Authors: Deuh’b Zyzou with contributions from Mirjam de Bruijn and Laurens Nijzink
The Bloggers Association Chad and the Voice4Thought Foundation (Netherlands) have initiated a project called “Tchadoblog: Raconter le Tchad autrement – Créer le “bon buzz” (Tchadoblog: Telling the story of Chad differently – Creating the right buzz) aimed at promoting blogging in a way that does not feed the rising polarisation in the country of Toumaï.
Although the participants were still shaken by a popular revolt and a violent military retaliation on Thursday October 20th, we nevertheless started the blogging workshop on the following Monday afternoon, October 24 2022, in the premises of the innovative incubator Wenaklabs located in the centre of N’Djamena. Voice4Thought was represented by its director Mirjam de Bruijn and journalist/editor Laurens Nijzink. The participants were given the opportunity to reflect openly on their role as bloggers in a socially, politically and culturally seriously polarised environment. We discussed the motivation of young people to become bloggers. Those who have already started blogging also shared their experiences. The bloggers were eager to contribute to changing the narrative around Chad and the way social media plays a role in this narrative. It is time to depolarise the discussions!
The core of Voice4Thought’s training is the research methodology. The first day of the blogging workshop was built around learning how to do research, in particular qualitative research. This skill allows students to grasp the basic notion of the work of a journalist.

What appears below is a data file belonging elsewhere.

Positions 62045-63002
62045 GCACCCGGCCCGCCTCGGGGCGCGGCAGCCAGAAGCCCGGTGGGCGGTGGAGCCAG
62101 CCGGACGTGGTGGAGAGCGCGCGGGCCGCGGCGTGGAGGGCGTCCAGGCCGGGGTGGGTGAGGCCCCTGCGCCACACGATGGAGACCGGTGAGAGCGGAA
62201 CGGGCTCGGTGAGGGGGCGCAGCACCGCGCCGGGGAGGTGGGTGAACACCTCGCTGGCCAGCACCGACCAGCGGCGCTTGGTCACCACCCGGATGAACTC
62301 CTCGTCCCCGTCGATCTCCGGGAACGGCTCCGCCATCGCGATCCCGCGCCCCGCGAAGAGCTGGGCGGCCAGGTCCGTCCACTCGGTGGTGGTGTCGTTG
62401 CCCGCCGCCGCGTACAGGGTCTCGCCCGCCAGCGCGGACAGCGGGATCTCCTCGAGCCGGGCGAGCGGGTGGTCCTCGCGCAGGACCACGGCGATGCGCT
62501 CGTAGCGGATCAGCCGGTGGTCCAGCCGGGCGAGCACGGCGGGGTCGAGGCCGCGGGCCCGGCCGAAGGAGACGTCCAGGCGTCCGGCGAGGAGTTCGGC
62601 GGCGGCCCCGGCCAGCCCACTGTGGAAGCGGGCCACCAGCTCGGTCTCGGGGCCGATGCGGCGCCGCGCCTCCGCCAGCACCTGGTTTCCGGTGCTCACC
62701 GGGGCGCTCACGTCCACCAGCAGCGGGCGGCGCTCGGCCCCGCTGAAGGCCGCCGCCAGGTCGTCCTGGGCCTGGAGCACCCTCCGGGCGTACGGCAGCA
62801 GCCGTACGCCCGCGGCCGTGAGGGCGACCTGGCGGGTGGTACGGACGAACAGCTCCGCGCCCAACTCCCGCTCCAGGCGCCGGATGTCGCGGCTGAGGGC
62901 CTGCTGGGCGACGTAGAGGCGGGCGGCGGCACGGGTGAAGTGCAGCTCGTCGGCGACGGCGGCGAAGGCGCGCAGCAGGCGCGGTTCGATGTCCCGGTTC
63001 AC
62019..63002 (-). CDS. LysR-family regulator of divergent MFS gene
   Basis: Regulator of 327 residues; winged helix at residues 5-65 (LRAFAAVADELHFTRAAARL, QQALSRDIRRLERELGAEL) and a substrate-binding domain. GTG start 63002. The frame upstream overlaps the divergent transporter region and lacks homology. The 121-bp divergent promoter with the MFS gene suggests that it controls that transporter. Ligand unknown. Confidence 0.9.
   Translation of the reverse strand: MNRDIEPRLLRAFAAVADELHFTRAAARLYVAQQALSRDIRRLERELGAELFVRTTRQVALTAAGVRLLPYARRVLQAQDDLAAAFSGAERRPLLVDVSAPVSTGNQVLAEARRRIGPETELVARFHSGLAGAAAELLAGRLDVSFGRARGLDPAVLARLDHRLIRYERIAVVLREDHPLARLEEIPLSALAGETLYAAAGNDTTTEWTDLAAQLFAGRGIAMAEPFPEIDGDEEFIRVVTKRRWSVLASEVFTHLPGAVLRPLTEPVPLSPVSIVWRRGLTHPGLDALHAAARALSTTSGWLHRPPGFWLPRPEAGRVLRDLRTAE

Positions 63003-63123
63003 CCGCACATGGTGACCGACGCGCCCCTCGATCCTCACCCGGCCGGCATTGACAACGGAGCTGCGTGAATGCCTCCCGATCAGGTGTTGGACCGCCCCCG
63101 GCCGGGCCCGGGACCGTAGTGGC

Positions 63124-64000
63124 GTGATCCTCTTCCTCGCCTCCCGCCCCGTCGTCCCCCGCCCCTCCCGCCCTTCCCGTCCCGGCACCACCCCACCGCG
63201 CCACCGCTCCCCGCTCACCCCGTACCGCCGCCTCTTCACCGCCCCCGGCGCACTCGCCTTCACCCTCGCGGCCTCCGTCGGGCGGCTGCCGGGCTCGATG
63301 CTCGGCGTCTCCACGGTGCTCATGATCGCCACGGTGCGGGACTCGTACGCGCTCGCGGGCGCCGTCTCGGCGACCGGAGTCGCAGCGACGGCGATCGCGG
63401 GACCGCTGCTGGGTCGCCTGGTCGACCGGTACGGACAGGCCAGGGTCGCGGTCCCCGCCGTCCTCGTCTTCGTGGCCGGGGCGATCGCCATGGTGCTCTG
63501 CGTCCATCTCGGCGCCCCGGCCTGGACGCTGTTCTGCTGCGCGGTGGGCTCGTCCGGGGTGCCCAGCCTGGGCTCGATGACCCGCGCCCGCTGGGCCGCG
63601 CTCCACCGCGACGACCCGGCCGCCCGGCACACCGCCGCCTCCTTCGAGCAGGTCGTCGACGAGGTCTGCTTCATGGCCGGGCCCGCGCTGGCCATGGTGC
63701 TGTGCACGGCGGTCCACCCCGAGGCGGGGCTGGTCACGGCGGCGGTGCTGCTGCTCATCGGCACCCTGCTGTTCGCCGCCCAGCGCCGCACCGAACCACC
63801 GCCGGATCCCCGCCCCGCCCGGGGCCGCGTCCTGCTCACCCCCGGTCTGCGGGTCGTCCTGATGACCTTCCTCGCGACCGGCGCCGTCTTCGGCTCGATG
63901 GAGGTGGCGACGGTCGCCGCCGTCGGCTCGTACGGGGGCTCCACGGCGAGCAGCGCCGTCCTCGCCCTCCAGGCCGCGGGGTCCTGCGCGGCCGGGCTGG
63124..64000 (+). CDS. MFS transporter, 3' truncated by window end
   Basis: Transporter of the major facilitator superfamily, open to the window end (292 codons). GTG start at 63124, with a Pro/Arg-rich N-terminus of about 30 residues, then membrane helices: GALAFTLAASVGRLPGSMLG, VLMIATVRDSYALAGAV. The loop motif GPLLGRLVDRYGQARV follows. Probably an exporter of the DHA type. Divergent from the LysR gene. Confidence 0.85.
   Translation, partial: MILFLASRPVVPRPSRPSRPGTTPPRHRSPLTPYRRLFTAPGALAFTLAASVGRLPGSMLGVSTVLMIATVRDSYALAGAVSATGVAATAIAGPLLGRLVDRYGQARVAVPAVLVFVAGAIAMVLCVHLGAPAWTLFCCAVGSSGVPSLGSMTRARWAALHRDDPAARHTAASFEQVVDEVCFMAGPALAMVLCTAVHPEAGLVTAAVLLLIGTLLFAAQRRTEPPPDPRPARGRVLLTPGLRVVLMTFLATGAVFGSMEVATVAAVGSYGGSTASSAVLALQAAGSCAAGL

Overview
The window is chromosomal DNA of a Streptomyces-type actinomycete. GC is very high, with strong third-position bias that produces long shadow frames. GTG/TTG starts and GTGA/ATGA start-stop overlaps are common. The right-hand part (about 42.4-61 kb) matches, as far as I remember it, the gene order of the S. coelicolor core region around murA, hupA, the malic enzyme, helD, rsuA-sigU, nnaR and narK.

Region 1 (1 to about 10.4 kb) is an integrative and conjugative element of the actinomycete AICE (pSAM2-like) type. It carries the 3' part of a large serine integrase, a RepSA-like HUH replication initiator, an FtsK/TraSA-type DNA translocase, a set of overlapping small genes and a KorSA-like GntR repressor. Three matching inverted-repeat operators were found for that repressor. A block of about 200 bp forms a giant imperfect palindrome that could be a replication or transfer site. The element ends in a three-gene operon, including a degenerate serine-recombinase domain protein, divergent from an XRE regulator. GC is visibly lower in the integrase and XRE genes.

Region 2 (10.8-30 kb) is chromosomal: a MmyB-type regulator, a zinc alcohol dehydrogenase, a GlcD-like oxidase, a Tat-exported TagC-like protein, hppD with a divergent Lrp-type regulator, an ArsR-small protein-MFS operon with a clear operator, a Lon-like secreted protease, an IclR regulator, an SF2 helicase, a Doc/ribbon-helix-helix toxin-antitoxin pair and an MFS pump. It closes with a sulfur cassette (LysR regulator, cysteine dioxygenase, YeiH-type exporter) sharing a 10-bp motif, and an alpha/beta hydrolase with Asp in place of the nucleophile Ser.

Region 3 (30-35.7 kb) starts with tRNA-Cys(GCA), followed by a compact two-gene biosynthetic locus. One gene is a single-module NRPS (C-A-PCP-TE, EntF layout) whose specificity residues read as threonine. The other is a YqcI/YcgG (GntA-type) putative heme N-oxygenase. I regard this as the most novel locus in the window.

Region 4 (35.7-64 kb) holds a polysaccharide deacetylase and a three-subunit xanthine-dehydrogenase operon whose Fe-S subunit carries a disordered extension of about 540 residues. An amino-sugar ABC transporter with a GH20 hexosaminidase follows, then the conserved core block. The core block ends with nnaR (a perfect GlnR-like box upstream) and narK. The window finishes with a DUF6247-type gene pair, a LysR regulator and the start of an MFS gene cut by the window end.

Through discussions we arrived at a common understanding of the media ecology in Chad: on the one hand it consists of national newspapers, TV and radio that are dominated by reporting on what the government does and from a biased government perspective. On the other hand, private media provides other kinds of information, but almost always lacking critical discussion and debate. Social media have taken on this function, apart from their role of providing information. For Chadians, social media have become their main information space, and they take almost all information as viable.
The discussion on the media ecology of Chad led via the validity of information in the public sphere to a definition of the problem of fake news, disinformation and misinformation.
During the workshop participants were also introduced to new methods for structuring research and producing non-polarising stories. Learning by doing was the pedagogical principle during the five days. The participants discussed a lot with each other and went out on the street twice to do reporting and research. In order to tell depolarising stories, you have to listen first. Understanding the other person is the basis for going beyond one’s own references and even prejudices. This was practiced with the interview technique called ‘looping’: listen carefully and check whether you have understood the answer to your question. By looping you are also able to dig a little deeper during an interview.
Another aspect in making stories that do not polarize, is looking for complexity. If you zoom in, many things appear more complex than at first sight. You will see that people and events do not fit into simple dichotomies such as ‘good – bad’, ‘north – south’, ‘Arabic – French’, ‘Christian – Muslim’, to name a few. Depolarising stories amplify these exceptions.
During the last three days, participants worked on a story using the new learned techniques, and presented their outcomes on the last day. The presentations nicely showed how each person integrated the new way of working into their article in their own way.
Overall, the workshop was a promising start for the newly created bloggers’ association and for a long-term cooperation between Chadian bloggers and Voice4Thought.
In the coming months, the bloggers will receive remote, online support to produce compelling stories that depolarise. Because there is a great need for that in these difficult times.